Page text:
CHATHAM CO., GA (WTOC) - As we have been reporting exclusively all week long, the Chatham County Commission Chairman, County Manager and County Attorney have been busy switching health care contracts at the jail; all of this without any consultation with the man who actually runs the jail, Chatham County Sheriff John Wilcher.
Tuesday, that hostility over health care reached critical mass with the sheriff firing off a pair of letters to the county manager filled with accusations of disrespect, incompetence, and the wasting of your tax dollars.
This has always been a sheriff who lays it all out there when it comes to a County Commission Chairman who rarely shows his cards. This time, it's Chairman Al Scott's decision to terminate the one-year-old contract with CorrectHealth - the health care provider for 1,850 inmates at the Chatham County Detention Center - despite Wilcher's insistence the contractor has done a great job with his staff and prisoners.
The short notice just given to CorrectHealth - about two weeks - and the so-called "emergency contract" about to be signed with a new provider, Centurion Health, has clearly pushed all the wrong buttons.
In the letter sent to the county manager, chairman and attorneys, Wilcher said, "I am greatly troubled by the way the county staff has gone about trying to ...Micromanage a critical function of my jail operation. It is clear that you are ...trying to run the County Taxpayer's Detention Center from Bull Street. And doing so ...without the first bit of medical and/or law enforcement experience."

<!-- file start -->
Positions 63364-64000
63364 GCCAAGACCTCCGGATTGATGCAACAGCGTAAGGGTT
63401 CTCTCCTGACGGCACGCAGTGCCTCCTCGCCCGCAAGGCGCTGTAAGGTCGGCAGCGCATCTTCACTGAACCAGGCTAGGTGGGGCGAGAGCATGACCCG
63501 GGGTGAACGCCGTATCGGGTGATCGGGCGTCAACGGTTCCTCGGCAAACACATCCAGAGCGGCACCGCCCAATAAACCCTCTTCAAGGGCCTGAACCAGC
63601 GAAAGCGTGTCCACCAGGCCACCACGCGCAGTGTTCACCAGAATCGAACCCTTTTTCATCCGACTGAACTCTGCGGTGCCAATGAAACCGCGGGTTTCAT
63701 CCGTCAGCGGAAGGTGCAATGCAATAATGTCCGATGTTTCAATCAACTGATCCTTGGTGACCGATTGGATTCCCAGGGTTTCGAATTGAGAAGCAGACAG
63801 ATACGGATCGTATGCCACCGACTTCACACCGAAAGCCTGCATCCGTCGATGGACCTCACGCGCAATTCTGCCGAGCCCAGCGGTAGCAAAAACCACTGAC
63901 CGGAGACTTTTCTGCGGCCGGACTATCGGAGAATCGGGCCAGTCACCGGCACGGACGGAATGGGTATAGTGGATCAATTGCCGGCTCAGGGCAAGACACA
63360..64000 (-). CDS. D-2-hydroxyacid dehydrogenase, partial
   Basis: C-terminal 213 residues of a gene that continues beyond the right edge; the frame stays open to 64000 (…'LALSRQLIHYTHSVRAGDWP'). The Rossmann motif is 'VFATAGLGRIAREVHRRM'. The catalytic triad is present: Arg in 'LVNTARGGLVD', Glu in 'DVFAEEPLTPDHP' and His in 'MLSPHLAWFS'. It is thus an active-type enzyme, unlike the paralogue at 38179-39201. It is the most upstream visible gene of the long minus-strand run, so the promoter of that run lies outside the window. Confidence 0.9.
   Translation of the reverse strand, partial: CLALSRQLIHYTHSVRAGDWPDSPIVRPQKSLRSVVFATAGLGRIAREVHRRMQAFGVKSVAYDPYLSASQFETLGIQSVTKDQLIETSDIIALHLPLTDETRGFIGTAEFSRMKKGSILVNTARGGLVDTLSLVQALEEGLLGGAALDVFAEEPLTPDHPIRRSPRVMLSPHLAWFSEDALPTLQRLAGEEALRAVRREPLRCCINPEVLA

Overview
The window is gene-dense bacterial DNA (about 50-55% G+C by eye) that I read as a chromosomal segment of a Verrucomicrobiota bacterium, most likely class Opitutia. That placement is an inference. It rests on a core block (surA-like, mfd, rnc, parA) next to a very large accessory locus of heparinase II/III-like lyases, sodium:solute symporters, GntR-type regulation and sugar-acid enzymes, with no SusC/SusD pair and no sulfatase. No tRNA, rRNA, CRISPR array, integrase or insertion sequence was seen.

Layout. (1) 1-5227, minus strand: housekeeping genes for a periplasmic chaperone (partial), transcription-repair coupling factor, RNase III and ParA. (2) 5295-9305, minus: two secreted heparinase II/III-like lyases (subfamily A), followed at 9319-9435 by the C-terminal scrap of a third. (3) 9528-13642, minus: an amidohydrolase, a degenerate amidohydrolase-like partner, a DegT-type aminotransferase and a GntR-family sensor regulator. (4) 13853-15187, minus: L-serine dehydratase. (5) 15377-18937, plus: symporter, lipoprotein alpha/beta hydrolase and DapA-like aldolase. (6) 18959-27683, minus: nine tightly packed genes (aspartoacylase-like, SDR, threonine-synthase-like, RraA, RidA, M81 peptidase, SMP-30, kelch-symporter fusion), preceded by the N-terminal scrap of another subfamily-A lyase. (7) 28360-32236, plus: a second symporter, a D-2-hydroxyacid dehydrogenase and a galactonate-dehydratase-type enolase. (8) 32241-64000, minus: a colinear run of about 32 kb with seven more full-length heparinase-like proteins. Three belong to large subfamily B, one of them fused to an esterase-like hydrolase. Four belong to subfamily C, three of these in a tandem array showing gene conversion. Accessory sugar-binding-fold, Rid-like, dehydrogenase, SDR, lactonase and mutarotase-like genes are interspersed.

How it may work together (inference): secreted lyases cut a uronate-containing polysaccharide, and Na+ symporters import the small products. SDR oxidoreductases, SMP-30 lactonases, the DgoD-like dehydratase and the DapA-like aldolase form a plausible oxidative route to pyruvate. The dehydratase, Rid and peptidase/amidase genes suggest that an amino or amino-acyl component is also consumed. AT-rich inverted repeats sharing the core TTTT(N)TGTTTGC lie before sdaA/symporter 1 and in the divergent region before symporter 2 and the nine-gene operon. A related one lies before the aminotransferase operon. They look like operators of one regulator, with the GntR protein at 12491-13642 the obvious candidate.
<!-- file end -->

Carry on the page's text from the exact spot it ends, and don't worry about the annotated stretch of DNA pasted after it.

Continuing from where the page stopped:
The sheriff then lambastes the county for the disrespect it has shown the sheriff's staff adding, "This cavalier attitude is dangerous and puts into harm's way both my officers and the inmates entrusted to my care. And it must stop."
As has been the case every time I have asked for a response from the county on this issue, there isn't one.
Even when it comes to the county's claim that the Centurion "emergency contract will, "...save the county $2 million a year if negotiations fell through with CorrectHealth."
Last night, we showed why that claim might not pan out for county taxpayers. CorrectHealth had spent upwards of $2.5 million in the last year on hospitalization costs according to Wilcher.
Those costs would be charged to the county under the Centurion contract. Centurion is also charging an extra $3.74 a day for every inmate over 1,800 at the jail. The detention center averages 1,850. Another $70,000 a year tacked on to county costs.
I asked the sheriff why, if the law allows him to take the healthcare contract on himself, he doesn't just do it. He told me the county wants that control and liability and they can have it as long as the mental and physical needs of his inmates are met.
Wednesday, the county manager sent representatives of Centurion over to the jail to meet Wilcher's staff. Because the county hasn't even let the sheriff see the contract, Wilcher refused to let them in.
The health care contract is on the Friday morning Commission agenda. And we'll be there, too.